Daniele and Lou Covotsos had more in mind than looks when they designed their dream retirement cabin in the woods of Door County, Wisconsin.
The Chicago couple, who moved up to the cabin full time in 2010, worked with Green Bay, Wisconsin-based Wisconsin Log Homes to modify its Waterford floor plan to meet the needs of their family — in particular their middle son, Michael. Nine years ago, Michael sustained spinal cord and traumatic brain injuries after a fall while climbing in the Colorado mountains; the accident left him a paraplegic.
“The whole idea of having a [cabin] was really contingent on our son, Michael, being independent enough for us to move away,” says Lou. “Once we found out he was able to be on his own — he’s come tremendously far — we were then able to pursue our dream of coming up here. It was built around his recovery, [and] around his accessibility as well.”
With Michael in mind, Daniele and Lou converted what would have been an attached garage in the original floor plan to a space they call “Michael’s wing.”
“It’s got a den and an accessible bathroom — fully ADA-compliant — and a bedroom for him,” says Daniele.
Converting the garage also gave the Covotsoses room to play with above Michael’s main-level wing. In what would have been the garage rafters, they created a bonus room to accommodate other family members — namely their grandchildren — who like to bring friends to the cabin from time to time.
The addition of the bonus room, as well as the size of the cabin, reflect another of the Covotsoses’ goals — making room for four children and five grandchildren.
“For the two of us, a 4,000-square-foot-plus house is pretty big,” says Lou. “We not only built it around Michael’s recovery and disability, we built it around the future of our kids and grandkids.”
The couple also made room for family by converting what would have been a screened porch into a four-season breakfast room, making a section of outdoor porch into Daniele’s office and adding a custom dining room.
“We wanted to be able to make this our legacy to them so they could have this as a family house,” says Lou. “Our grandchildren and great grandchildren [will] have this for a place to live and hang out long after we’re gone.”
Although a functional, accessible space was the primary design consideration, the couple wasn’t about to give up the cozy cabin look they were after.
“There was no question it was always function over form, but we didn’t want to sacrifice form for the function,” says Lou. “That is a really important statement for us, to be able to say we can combine beauty and accessibility at the same time.”
The combination is evident throughout the home, starting with an entryway that is flush with the paved semicircular driveway.
“To us, handicap accessible doesn’t necessarily mean anything but beautiful,” says Lou. “We wanted to make it beautiful without it screaming ’ramp for wheelchair.’”
Although the couple opted not to install an elevator or chair lift, they created an exterior path for Michael to access the walkout basement, which is currently unfinished. The couple also made sure doorways on the main level were wide enough to accommodate a wheelchair, and added little touches to make life easier for Michael while adding elegance to the interior space.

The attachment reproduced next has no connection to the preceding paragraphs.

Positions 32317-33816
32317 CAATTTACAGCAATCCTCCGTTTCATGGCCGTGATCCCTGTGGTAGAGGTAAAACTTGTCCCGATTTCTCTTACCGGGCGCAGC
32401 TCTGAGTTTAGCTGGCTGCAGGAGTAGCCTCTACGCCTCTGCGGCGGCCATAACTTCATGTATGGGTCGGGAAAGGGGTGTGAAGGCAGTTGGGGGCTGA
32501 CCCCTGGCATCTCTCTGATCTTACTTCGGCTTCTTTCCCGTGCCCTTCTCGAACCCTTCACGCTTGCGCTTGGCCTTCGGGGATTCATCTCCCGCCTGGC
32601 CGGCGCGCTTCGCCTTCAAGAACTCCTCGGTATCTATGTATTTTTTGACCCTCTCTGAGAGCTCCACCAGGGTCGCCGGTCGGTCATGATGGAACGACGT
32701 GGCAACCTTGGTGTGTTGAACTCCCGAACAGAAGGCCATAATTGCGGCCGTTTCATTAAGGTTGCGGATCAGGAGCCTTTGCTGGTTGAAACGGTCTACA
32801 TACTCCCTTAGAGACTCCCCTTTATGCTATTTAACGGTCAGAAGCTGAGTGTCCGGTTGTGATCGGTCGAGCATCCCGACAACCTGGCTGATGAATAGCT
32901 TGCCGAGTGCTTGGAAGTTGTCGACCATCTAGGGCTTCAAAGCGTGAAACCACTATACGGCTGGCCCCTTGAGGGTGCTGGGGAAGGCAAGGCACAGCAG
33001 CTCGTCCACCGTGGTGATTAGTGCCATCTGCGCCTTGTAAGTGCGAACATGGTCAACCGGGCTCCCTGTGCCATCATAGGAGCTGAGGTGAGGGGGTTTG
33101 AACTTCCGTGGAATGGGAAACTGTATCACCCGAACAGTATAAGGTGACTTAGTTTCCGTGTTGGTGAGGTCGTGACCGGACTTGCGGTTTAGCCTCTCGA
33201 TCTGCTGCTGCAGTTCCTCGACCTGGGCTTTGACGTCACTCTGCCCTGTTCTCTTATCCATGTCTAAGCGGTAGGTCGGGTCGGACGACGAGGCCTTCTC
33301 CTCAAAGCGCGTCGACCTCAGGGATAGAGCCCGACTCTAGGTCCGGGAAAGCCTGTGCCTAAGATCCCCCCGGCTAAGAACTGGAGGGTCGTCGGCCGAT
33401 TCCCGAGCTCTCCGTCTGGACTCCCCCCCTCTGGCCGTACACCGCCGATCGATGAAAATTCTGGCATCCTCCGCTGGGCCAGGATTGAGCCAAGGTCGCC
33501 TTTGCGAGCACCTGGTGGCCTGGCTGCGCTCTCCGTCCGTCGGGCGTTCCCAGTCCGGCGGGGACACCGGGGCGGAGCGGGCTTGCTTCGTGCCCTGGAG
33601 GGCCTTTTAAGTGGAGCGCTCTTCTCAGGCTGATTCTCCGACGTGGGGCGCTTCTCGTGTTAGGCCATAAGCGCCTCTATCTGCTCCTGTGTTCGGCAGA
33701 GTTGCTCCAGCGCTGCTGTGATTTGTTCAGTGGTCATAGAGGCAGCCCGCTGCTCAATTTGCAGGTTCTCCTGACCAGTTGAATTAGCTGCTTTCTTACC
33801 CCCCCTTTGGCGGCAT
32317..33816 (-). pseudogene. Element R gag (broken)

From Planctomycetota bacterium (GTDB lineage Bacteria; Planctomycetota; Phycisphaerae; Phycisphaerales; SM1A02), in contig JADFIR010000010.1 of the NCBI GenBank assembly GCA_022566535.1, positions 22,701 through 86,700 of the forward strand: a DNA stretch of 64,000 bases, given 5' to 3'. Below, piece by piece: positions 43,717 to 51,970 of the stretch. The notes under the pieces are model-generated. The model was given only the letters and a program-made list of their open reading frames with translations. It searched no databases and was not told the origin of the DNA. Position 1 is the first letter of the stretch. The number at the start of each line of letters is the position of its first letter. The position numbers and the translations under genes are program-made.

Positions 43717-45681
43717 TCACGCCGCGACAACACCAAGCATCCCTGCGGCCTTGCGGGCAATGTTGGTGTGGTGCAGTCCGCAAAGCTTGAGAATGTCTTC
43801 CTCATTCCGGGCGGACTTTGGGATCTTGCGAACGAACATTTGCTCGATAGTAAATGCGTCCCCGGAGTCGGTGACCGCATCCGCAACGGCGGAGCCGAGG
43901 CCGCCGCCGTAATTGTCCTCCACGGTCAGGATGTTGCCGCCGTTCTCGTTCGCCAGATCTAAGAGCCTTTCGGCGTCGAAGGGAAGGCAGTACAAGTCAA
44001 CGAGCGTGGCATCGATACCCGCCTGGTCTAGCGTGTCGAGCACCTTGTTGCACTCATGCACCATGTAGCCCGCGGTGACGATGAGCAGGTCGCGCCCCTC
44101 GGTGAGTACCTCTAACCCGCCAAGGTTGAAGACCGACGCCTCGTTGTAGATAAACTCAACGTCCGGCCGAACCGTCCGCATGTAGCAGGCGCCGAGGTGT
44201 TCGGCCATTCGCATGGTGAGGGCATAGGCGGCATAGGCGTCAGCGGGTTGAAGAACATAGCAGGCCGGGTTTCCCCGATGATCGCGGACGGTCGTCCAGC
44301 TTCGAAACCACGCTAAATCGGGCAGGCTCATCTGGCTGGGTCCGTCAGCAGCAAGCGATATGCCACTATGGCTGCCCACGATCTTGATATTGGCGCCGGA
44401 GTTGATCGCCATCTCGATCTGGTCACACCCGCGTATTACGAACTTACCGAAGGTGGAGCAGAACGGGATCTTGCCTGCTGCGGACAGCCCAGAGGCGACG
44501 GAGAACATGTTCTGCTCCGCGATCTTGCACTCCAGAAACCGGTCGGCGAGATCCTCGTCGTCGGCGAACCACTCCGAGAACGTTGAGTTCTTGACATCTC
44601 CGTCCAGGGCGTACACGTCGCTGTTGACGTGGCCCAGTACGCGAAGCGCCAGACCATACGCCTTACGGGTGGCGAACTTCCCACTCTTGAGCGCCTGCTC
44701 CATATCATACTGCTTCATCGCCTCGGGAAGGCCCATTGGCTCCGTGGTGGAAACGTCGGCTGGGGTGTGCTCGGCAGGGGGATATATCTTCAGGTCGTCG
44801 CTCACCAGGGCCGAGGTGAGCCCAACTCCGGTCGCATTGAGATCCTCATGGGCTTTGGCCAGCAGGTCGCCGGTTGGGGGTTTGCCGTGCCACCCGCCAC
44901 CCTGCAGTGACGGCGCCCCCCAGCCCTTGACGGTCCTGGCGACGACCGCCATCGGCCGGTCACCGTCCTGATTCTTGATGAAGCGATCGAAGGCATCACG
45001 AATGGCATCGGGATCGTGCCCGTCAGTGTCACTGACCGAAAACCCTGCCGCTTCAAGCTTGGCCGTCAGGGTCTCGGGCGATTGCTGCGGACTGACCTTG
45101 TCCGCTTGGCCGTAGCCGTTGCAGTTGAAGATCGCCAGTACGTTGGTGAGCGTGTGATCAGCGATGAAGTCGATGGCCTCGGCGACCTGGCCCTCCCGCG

The unusually shaped granite breakfast bar in the kitchen, for example, adds a third level to kitchen countertops and juts out into the great room at wheelchair height.
“That was not part of the kitchen design. That was to accommodate the wheelchair,” says Lou. “It has no legs — a beadboard just supports that granite.”
In addition to accessibility, the couple kept in mind their own furnishings when customizing the floor plan. Lou, a stained-glass artist, also wanted to incorporate some custom pieces throughout the decor.
“We knew this was going to be our permanent residence, so we had pieces of furniture in our house in Chicago that we knew we wanted to have here,” says Lou. “We had a window in the great room eliminated so we could put a piece of furniture there, we had certain walls in the bedroom extended a bit knowing there were going to be pieces of furniture.”
The end result is a highly personalized space that the Covotsoses and their entire family can enjoy for generations.
“[When planning the home] we had the personal goal of Michael’s needs, family needs, and furniture and art — the house was built around those ideas,” says Lou. “It’s very meaningful to us because it represents the goal we were hoping for, which was to have him become more independent.”
Home Plan Details:
Square Footage: 4,353
Bathrooms: 3 full, 2 half
Cabinetry: Prestige Custom Cabinetry, Green Bay, WI (800-884-6210; prestigecab.com)
Designer; general contractor; log provider: Wisconsin Log Homes, Green Bay, WI (800-678-9107; wisconsinloghomes.com)
Flooring: Joski Tile and Carpets, Green Bay, WI (920-468-6613)
Front door: MAI Doors, Wylie, TX (800-394-6680; mouldingassociates.com)
Guest bathroom countertop: Cambria, Eden Prairie, MN (866-226-2742; cambriausa.com)
Guest bathroom fixtures: Kohler, Kohler, WI (800-456-4537; kohler.com)
Landscape designer: Vande Hey Company, Appleton, WI (920-788-6344; vandeheycompany.com)
Powder room vanity: Native Trails, San Luis Obispo, CA (800-786-0862; nativetrails.net)
Windows: Semco Windows & Doors, Merrill, WI (800-933-2206; semcowindows.com)